Your last-minute guide to filling out those All-Star ballots
Posted: Monday December 29, 2003 5:30PM; Updated: Monday December 29, 2003 5:30PM
The NHL All-Star Game is still more than a month away, but the voting for the starters ends Wednesday.
I've already written my rant about the NHL leaving certain players off the ballot and answered your queries about All-Star voting system, so now it's time to offer my list of whom I think is most deserving of playing in the Midseason Classic.
If you are having trouble deciding which holes to punch on your ballot, my voting guide is here to help. The players with the voting lead in the Eastern and Western Conferences as of Dec. 23 have an asterisk next to their names, though Mike Modano, who leads the West centers, doesn't even make my top six.
Six players are listed at each forward position and goaltender, while 10 defensemen are chosen for each conference. Though the NHL just lists players as wings, I have separated those into left and right wings to give the team a more accurate feel.
You can vote online at NHL.com until 8 p.m. EST on Wednesday.
So which stars should shine in St. Paul, Minn., on Feb. 7? Without further ado, here are my choices.
1. Mats Sundin, Toronto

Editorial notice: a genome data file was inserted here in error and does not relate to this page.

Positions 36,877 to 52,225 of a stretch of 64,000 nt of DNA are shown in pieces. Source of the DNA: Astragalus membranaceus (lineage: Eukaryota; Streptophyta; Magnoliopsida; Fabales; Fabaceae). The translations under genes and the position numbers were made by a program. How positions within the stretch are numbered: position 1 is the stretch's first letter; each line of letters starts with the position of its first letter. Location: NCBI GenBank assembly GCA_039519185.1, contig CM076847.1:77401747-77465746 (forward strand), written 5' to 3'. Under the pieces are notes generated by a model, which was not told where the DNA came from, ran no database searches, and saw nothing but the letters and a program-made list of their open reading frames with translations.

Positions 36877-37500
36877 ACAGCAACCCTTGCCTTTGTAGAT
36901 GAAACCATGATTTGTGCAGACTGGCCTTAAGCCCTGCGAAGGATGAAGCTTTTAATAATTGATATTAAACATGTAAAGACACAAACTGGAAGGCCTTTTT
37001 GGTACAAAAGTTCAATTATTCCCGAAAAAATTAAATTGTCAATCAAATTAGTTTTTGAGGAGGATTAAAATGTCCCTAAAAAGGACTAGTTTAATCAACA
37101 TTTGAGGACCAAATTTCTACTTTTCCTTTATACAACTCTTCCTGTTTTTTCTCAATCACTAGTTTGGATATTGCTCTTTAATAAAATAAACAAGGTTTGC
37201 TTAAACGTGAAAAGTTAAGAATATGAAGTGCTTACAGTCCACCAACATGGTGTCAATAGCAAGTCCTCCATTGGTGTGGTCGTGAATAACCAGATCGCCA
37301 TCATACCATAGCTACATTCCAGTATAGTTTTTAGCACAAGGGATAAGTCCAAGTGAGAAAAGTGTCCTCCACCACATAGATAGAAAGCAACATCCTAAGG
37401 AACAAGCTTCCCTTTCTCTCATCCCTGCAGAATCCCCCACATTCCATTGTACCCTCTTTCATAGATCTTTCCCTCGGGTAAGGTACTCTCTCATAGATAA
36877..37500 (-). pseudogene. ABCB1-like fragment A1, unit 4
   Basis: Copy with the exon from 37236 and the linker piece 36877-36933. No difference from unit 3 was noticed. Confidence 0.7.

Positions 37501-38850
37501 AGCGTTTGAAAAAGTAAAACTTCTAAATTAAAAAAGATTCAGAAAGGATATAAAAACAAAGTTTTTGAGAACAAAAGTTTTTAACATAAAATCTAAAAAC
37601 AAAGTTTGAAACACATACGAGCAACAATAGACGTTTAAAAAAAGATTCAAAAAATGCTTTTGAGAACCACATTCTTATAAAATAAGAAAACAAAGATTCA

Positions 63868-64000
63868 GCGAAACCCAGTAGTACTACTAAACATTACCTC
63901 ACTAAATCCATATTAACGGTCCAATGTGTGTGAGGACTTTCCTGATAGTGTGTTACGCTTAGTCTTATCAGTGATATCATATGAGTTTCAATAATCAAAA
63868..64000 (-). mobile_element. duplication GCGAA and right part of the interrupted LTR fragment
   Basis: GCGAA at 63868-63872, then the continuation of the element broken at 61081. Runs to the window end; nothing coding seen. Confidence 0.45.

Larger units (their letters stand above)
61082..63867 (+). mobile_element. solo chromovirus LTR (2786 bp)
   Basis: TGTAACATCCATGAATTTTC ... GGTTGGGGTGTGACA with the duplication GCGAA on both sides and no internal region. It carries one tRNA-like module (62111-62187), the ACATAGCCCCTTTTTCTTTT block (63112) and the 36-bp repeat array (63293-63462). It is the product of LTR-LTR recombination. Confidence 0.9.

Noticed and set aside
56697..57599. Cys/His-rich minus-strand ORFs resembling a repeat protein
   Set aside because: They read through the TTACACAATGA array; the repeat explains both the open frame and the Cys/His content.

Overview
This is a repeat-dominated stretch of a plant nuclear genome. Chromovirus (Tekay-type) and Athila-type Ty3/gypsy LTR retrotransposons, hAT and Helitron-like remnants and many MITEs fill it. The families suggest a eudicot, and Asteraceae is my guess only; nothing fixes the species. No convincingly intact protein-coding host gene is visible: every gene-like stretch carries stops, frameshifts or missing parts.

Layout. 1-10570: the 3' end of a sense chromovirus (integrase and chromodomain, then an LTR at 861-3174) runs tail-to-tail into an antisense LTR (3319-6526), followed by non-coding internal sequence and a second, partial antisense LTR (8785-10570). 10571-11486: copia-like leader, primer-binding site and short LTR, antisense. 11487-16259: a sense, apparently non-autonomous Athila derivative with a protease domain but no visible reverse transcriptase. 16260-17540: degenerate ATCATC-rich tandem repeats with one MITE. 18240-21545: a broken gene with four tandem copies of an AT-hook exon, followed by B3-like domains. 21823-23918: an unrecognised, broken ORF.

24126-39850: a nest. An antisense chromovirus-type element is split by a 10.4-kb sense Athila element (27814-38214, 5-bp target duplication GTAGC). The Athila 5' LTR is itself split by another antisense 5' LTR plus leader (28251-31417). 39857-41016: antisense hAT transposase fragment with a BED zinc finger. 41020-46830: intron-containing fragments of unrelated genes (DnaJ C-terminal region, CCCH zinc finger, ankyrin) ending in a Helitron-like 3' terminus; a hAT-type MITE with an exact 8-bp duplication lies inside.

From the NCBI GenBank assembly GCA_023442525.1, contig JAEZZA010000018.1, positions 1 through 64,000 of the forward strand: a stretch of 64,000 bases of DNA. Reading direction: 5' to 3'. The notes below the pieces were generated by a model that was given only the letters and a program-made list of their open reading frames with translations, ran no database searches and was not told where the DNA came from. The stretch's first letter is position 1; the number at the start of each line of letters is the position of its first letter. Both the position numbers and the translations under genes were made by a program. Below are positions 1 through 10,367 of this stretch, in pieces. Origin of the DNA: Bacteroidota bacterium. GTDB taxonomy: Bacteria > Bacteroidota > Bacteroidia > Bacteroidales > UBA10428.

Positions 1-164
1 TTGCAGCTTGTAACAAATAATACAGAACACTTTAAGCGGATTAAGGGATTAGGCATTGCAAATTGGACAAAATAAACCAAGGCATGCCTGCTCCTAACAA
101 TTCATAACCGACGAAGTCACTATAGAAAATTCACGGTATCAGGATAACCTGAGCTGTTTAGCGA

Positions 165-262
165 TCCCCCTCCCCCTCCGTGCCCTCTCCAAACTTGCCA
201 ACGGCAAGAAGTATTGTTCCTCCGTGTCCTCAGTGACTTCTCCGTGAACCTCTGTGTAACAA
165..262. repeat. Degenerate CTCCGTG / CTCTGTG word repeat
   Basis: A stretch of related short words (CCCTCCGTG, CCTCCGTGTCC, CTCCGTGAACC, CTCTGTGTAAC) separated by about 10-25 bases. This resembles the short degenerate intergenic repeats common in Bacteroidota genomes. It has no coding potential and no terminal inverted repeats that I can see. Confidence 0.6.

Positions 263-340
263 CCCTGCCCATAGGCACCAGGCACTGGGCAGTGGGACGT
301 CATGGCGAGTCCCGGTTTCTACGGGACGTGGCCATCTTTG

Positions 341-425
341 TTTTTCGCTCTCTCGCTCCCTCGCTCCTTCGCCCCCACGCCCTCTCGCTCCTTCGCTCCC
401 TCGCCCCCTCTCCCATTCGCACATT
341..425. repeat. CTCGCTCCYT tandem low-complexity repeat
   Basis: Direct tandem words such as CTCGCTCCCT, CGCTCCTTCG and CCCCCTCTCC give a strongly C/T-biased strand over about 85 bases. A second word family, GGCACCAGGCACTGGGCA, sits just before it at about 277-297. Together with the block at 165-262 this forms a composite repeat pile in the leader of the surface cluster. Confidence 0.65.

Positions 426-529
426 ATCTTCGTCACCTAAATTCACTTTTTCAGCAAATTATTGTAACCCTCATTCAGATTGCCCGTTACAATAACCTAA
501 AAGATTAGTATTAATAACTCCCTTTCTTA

Sundin is a Hart Trophy candidate because of his exceptional play and leadership during the Leafs' impressive 16-game points streak. Lang hasn't been helping his team win a lot of games, but his individual numbers on a terrible team speak volumes about how superb he's been. Savard's average of 1.36 points per game is tops in the league, and he might be leading the NHL in scoring if he hadn't missed time with both a left ankle injury and a one-game suspension. Roenick has been superb on the Flyers' top line and has keyed their offense. Thornton isn't dominating like many thought he would this season, but his assist numbers are still worthy of All-Star consideration even if his goal total is not. And Briere has been a bright spot for the Sabres (along with J.P. Dumont), while Chris Drury and Miroslav Satan have been disappointments.
1. Ilya Kovalchuk, Atlanta *